Growing economic anxiety hits Main Street as small-business confidence drops: Survey11th February 2019
There is no panic on Main Street, but confidence is dropping, according to the latest CNBC/SurveyMonkey Small Business Survey, released Monday.
At a time of growing concerns about a more fragile U.S. economy — with increased stock market volatility, a lingering trade war with China and Federal Reserve policy adding layers of uncertainty — small-business optimism across the country has come down from a record high.
The Small Business Confidence Index declined by 1 point from the fourth quarter 2018 level of 59, and it is now four points below its Q3 2018 all-time high of 62. There has been a slight decline in business owners who describe business conditions as good and who plan to hire more full-time staff in the next year. A narrow majority of business owners (53 percent) expect a recession within the next 12 months, according to the survey, mirroring a growing sense of economic anxiety from Wall Street and among individual Americans.
The CNBC/SurveyMonkey Small Business Survey, conducted from Jan. 28–Feb. 4, polled more than 2,200 small-business owners.
With two full years of small-business survey data now recorded by CNBC and SurveyMonkey, the longer-term picture shows that confidence remains much higher than it was in 2017. Business owners are becoming more cautious on major decisions but are not in retreat. The percentage of business owners who describe conditions as bad, who expect to decrease staff and who forecast lower revenue all remain at lower levels than they were in the inaugural survey during the second quarter of 2017.
“While revenue expectations and hiring expectations have held steady, fears of a recession may affect how business owners think about those decisions going forward. It could point to more volatility in the numbers than we’ve seen to date,” Cohen said.
The survey also revealed the waning impact of the Trump tax cuts as part of business optimism. The Tax Cuts and Jobs Act of 2017 passed in December of that year. In the first quarter 2018, 46 percent of small-business owners said government tax policy would have a positive effect on their business over the next year. That is now down to 31 percent, tying the lowest level recorded for that response in the two years of the survey.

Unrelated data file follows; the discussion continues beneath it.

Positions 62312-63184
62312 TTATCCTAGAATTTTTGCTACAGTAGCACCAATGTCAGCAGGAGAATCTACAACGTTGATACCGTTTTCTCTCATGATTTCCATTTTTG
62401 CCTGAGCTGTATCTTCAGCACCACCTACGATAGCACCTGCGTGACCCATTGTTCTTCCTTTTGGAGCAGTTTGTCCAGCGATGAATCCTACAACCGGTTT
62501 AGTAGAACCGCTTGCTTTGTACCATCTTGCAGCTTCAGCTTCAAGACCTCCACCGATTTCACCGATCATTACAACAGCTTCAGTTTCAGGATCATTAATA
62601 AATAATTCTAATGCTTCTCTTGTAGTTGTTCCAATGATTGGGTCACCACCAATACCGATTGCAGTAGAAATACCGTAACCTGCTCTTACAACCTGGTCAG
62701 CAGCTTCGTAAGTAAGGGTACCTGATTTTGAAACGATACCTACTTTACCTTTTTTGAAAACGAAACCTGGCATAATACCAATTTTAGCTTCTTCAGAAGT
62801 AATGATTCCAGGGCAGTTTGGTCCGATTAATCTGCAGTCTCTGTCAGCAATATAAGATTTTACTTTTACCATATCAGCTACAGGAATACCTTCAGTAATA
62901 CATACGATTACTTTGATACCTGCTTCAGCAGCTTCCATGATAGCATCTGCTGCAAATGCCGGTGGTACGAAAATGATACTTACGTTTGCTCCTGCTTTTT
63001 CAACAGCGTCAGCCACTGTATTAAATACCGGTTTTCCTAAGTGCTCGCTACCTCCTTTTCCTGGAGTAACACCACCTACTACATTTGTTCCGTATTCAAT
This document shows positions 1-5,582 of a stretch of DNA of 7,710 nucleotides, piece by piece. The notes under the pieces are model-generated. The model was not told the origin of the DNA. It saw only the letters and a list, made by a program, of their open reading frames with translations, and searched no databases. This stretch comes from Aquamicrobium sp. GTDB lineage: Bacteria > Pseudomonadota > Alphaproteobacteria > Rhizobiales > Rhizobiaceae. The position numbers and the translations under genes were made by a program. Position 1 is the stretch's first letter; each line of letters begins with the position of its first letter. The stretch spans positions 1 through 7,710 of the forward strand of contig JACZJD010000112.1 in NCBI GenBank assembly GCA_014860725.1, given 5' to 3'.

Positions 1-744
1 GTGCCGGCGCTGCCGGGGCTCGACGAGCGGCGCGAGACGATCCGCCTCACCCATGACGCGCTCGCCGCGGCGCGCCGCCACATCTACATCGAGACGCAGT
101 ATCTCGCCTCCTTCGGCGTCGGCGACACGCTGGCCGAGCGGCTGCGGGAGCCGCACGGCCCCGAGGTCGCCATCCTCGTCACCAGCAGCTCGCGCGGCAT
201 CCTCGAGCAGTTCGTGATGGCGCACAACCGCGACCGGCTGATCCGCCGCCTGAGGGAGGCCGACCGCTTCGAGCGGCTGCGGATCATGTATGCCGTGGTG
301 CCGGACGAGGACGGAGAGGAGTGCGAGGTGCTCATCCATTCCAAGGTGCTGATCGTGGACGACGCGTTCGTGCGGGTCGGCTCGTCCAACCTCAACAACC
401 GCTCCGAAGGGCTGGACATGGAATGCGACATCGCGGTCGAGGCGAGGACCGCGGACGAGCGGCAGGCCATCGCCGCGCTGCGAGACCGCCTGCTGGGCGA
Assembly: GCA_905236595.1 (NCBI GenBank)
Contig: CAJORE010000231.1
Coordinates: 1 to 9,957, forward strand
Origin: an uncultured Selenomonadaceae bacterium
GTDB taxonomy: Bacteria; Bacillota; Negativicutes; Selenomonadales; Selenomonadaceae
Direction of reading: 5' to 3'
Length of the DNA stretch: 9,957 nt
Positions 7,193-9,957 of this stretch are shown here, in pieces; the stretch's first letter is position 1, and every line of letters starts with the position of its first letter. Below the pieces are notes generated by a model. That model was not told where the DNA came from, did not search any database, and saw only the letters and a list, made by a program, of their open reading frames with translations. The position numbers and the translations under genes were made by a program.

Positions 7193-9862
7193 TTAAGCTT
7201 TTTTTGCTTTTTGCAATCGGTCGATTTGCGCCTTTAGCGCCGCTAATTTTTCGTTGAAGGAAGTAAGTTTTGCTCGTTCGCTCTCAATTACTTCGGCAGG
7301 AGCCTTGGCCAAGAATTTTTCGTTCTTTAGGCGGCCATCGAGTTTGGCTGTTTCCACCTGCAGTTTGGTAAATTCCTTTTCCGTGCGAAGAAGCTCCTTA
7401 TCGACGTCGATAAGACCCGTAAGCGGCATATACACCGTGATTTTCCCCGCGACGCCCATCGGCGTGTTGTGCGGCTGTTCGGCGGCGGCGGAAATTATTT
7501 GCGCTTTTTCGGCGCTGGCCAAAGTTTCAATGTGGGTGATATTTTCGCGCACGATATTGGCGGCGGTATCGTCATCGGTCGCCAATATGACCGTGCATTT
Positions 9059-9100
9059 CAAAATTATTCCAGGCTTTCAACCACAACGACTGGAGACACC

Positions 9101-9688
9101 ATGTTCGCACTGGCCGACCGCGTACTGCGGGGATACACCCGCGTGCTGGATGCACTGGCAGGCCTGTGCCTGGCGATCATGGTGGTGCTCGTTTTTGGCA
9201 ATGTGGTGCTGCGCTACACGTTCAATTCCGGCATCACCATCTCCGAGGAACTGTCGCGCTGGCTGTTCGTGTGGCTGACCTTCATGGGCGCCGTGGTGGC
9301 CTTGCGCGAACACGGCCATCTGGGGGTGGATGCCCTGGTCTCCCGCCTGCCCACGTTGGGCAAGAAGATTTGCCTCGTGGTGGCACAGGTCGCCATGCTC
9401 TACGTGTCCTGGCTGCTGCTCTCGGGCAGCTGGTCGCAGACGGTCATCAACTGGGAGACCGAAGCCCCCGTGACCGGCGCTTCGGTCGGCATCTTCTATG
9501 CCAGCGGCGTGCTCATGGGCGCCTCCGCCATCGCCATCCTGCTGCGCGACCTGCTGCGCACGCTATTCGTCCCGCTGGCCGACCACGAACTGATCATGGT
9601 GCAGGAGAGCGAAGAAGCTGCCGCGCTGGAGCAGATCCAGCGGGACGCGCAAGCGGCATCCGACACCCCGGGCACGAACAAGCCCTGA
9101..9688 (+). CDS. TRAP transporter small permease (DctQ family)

The survey was conducted shortly after the government shutdown over President Donald Trump’s immigration policy and demands for a border wall ended. The shutdown had significant effects on businesses — especially in states like Alabama, where there are large consumer bases working for NASA, the U.S. Army and a dozen other federal agencies. It also led to sales slowdowns for one-third of small-business owners, as well as management frustrations for owners across the country.
However, only one-fifth of small-business owners nationwide said the shutdown was a major concern for their business, while 29 percent described it as a minor concern. Exactly half said it was not a concern. Non-small business owners — whose responses also are included in the survey — were much more likely to think small businesses would be hurt by a shutdown.
There is a deadline this Friday for a border deal to remove the threat of another shutdown. No agreement has been reached yet on Capitol Hill.
The small-business survey audience — which skews conservative — seemed to fall in line with Trump as immigration was a major news story at the time the survey was conducted. Immigration was cited as the issue that “matters most to you right now” by the largest percentage of respondents (27 percent) in the first-quarter survey, surpassing jobs and the economy. It was cited as the No. 1 issue by 42 percent of Republican small-business owners — up from 29 percent in the fourth quarter last year. There also was a 10 percent jump, to 19 percent, among Independents citing immigration as No. 1. Few small-business owners who identify as Democrats listed immigration first among issues (6 percent).
Last week the White House and Trump indicated that no major meeting with Chinese President Xi was planned for before the next round of tariffs on China are scheduled to go into effect in March. That hit the stock market, but the majority of small-business owners don’t expect trade policy to have a negative effect on their business in the next year (56 percent). The percentage of small-business owners who say trade policy will have a negative effect has been elevated over the past four quarters of the survey as the trade spat with China has intensified. Still, only one-quarter (25 percent) expect trade to be negative for their business in the next year.
Overall approval ratings for Trump have been consistent in this conservative-leaning population, with 56 percent of small-business owners — 90 percent of Republicans, 36 percent of Independents and 8 percent of Democrats — approving of his handling of the presidency in the first quarter, versus 58 percent when the survey began in Q2 2017.
“Confidence levels are off their peak from 2018, and recent market volatility and political uncertainty may have made them more fragile,” said Laura Wronski, senior research scientist at SurveyMonkey. “But overall, confidence among both consumers and small-business owners remains relatively high.”Read full story...